The time is right for Alberta to profit from bitumen's low price by processing more of it at home, say the province's unionists.
The so-called bitumen bubble makes it economically feasible for more local processing, which would create tens of thousands of jobs rather than piping them — and oilsands product — to the U.S. And China, Alberta Federation of Labour President Gil McGowan said in Calgary Wednesday.
"We should be taking advantage of this moment in time instead of wringing our hands over the price differential," McGowan said in the lobby of the Palliser Hotel, normally the domain of kibbitzing energy sector brass.
He said the energy industry itself has long embraced the theory and with the price differential only widening recently, it makes even more sense to add value to taxpayer-owned resources.
"Why would we accept 30 percent of the the value when we could get 70 percent?" said McGowan.
"We have to starting acting like the owners of our resources."
He also said the province needs to emulate the Lougheed Tory government of the 1970s by creating a publicly-owned company to encourage such activity.
"Alberta is the only major oil producing jurisdiction that doesn't have its own champion in the industry," said McGowan, adding former Newfoundland Premier Danny Williams has followed Lougheed's example.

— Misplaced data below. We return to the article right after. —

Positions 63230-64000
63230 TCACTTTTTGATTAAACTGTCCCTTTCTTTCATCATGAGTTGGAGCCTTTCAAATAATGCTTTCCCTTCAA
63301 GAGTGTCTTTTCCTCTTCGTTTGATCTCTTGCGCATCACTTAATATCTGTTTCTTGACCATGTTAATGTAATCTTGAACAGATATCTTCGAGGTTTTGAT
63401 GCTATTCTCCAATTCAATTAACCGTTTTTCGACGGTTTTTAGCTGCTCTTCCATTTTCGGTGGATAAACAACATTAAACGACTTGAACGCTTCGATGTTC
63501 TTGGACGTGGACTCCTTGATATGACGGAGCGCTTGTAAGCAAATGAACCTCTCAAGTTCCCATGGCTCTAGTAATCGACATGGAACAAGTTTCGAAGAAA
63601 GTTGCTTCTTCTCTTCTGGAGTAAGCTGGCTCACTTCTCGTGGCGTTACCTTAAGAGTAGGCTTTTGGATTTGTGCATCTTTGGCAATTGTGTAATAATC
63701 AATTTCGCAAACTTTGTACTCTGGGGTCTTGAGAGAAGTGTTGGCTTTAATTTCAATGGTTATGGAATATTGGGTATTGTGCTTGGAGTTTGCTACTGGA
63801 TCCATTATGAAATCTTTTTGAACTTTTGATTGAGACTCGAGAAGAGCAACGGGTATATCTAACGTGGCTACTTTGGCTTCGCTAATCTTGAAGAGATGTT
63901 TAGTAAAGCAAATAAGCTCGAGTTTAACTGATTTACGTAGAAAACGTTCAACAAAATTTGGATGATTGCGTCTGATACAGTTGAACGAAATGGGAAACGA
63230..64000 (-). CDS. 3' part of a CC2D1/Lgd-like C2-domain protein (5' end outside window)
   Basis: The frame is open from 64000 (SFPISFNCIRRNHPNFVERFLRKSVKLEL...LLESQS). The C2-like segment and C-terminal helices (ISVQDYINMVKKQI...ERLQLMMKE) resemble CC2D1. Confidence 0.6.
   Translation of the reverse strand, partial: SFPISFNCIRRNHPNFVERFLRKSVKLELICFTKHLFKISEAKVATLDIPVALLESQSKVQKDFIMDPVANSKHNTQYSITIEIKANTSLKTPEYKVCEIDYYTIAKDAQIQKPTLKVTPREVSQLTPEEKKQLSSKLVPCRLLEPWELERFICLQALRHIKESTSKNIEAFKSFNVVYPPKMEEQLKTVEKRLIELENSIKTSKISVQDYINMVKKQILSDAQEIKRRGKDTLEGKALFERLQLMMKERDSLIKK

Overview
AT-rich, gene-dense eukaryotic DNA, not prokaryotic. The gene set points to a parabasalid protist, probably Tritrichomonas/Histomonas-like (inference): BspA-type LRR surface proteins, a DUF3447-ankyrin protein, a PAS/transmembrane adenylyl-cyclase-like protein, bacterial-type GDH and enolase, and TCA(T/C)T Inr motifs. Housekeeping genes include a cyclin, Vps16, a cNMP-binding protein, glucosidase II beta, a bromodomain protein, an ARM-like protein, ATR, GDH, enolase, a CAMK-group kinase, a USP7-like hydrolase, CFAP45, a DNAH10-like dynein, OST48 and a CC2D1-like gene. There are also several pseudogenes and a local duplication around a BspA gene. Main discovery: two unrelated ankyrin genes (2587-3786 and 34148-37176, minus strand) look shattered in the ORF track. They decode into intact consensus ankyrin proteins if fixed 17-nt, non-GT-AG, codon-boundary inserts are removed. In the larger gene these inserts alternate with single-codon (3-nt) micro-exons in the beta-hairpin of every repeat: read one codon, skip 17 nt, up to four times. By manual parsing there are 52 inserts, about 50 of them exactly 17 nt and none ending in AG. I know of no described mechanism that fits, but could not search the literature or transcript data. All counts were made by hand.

The province's attempts to realize a world market price for bitumen have failed miserably, he said, and will continue to.
"We'll never get a world price because bitumen is not oil...we should start using policy levers to make sure we're upgrading here," he said.
McGowan noted that about 50% of the province's extracted bitumen is processed in Alberta — a number, he said, that's expected to drop.
While it's true the price differential makes refining more feasible, the increasing production of the rival light crude in the U.S. undermines that argument, said energy analyst Jackie Forrest.
"It has merits in the short term but now we have a domestic oil boom in the U.S. and that means Canadian light crude is going to need new markets," said Forrest, a director with energy consultant IHS CERA.
That means more pipeline capacity would be needed to reach those new markets, she said — west coast routes facing increasing resistance in Canada.
As for government involvement in refining, the weak economic merits would demand considerable taxpayer investment at a time of squeezed budgets, said Forrest.
"Because it's pretty challenging for the economics, upgraders in Alberta would take a lot of government support," she said.
Labour to build the refineries would divert already scarce workers from other royalty-generating sectors of the industry, she said.
"You could argue that's not the case with job creation, given the labour constraints in the province," said Forrest.
Calgary Sun, Wednesday, Jan. 30, 2013
Byline: Bill Kaufman